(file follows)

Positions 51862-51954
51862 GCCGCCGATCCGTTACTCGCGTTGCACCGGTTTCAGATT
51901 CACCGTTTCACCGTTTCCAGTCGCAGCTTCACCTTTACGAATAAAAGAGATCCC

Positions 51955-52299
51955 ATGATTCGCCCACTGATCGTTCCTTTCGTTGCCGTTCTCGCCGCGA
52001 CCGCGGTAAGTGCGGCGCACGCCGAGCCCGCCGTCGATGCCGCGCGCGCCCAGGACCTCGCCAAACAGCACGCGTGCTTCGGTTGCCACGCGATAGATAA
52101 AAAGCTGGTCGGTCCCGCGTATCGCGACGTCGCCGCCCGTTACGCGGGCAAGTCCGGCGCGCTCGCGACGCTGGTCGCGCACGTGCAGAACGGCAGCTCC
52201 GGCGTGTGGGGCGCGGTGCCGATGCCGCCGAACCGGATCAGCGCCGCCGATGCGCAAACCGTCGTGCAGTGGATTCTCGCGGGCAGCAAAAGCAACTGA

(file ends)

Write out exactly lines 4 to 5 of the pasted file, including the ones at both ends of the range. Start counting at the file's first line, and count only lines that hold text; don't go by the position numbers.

Positions 51955-52299
51955 ATGATTCGCCCACTGATCGTTCCTTTCGTTGCCGTTCTCGCCGCGA